When Darden was in middle school, his older brother was living in Kansas City. One particular visit, his brother drove him and the family through Mission Hills, Kansas (an affluent and historical suburb of Kansas City). On that drive, Darden had a premonition – although he wouldn’t recognize until years later.
“I want to work here one day,” said Darden. “I love this place. I want to design houses here.”
That day, that was it. He said it and forgot it. It wasn’t until Darden was an architect working on a project in Mission Hills that he even remembered the conversation, when he was in fact doing exactly what he had said he wanted to do. He didn’t pursue it – other than becoming an architect. It just happened naturally.
When you know, you know.
A Third-Generation Tanner
Darden’s career path almost seems serendipitous. After a couple short stints at other firms, he was recruited to NSPJ by a former classmate who knew about his passion for custom residential. It just so happened that custom homes are and have always been a large part of NSPJ’s 59 years of success.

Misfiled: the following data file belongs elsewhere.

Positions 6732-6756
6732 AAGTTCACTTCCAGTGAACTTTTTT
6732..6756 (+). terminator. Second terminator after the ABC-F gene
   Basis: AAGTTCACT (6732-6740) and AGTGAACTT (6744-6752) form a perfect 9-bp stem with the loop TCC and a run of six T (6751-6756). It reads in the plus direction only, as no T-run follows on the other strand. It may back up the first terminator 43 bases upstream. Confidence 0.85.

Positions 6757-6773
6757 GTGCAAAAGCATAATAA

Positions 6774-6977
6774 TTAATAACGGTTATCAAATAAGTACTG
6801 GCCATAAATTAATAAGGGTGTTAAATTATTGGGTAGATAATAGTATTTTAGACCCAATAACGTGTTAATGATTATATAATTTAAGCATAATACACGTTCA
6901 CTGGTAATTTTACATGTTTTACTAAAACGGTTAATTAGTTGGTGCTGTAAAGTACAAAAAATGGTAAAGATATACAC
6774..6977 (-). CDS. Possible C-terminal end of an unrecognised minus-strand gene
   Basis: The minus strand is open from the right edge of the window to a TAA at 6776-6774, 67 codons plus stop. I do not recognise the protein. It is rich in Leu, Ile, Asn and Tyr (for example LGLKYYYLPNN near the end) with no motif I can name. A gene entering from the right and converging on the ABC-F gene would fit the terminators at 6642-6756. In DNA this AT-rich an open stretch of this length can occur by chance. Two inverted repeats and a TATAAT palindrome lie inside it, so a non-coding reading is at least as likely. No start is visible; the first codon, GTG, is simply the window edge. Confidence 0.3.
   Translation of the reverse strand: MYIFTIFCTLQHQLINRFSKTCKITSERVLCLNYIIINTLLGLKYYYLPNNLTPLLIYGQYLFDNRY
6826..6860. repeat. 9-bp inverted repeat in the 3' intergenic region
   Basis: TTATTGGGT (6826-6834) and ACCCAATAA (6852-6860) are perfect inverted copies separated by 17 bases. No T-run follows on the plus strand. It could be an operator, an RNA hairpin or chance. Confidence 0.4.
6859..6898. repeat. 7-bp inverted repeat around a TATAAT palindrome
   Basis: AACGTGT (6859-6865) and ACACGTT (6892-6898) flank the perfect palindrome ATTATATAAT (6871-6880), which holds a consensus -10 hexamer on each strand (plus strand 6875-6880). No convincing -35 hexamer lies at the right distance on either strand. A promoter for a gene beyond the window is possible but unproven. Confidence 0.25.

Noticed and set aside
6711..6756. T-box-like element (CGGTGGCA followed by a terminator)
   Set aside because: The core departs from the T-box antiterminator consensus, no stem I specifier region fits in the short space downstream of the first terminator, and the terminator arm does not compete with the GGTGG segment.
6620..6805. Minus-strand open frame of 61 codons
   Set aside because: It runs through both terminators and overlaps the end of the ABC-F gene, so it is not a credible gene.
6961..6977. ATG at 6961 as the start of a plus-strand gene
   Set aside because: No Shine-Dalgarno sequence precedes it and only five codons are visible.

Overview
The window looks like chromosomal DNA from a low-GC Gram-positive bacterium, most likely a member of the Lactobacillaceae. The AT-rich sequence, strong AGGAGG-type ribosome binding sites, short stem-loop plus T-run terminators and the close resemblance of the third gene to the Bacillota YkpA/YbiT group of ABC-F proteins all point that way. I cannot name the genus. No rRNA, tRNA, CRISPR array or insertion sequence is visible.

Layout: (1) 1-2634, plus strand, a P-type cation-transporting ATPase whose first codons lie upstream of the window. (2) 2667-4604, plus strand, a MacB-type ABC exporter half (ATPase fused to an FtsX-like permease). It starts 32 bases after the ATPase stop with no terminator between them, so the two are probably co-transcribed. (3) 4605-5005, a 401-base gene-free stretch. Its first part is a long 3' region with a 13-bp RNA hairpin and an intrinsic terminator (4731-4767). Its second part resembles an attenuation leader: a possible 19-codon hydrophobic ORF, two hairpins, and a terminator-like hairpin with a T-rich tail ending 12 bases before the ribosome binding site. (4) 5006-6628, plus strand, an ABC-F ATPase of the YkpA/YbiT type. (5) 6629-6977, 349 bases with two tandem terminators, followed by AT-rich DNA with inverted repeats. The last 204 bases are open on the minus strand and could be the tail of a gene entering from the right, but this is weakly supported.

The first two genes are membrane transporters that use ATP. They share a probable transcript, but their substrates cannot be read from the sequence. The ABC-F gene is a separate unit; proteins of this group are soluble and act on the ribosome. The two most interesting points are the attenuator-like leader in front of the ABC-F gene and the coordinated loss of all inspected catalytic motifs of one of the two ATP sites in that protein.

As Darden puts it, he made his passion for residential architecture very clear upfront and that he did not want to make commercial design his focus. They respected that and brought him on to help with the custom homes segment of business. He quickly fell under the tutelage of Howard Nearing – the founder of NSPJ – working on the same projects he had dreamed about as a young adult.
For Darden, there could be no better mentor. With decades of experience, Nearing had worked on some of the most well-known architectural gems in the Kansas City metro. In his early years before founding the firm that would become NSPJ, he was on the team that brought the J.C. Nichols Country Club Plaza to life, one of the first outdoor shopping malls in America.